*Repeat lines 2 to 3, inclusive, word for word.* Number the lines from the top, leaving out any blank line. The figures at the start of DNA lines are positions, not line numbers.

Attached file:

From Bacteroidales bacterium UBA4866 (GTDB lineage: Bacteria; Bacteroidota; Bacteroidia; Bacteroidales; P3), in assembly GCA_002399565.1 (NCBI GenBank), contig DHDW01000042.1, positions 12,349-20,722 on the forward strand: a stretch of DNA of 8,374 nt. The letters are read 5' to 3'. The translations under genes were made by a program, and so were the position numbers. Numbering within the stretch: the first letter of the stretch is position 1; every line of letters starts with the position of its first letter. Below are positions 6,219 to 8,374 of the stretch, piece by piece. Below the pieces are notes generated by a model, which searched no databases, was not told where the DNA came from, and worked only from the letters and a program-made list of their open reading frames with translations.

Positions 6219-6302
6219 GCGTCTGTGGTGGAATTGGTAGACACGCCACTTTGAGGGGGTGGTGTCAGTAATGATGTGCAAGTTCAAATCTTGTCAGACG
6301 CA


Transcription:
Positions 6219-6302
6219 GCGTCTGTGGTGGAATTGGTAGACACGCCACTTTGAGGGGGTGGTGTCAGTAATGATGTGCAAGTTCAAATCTTGTCAGACG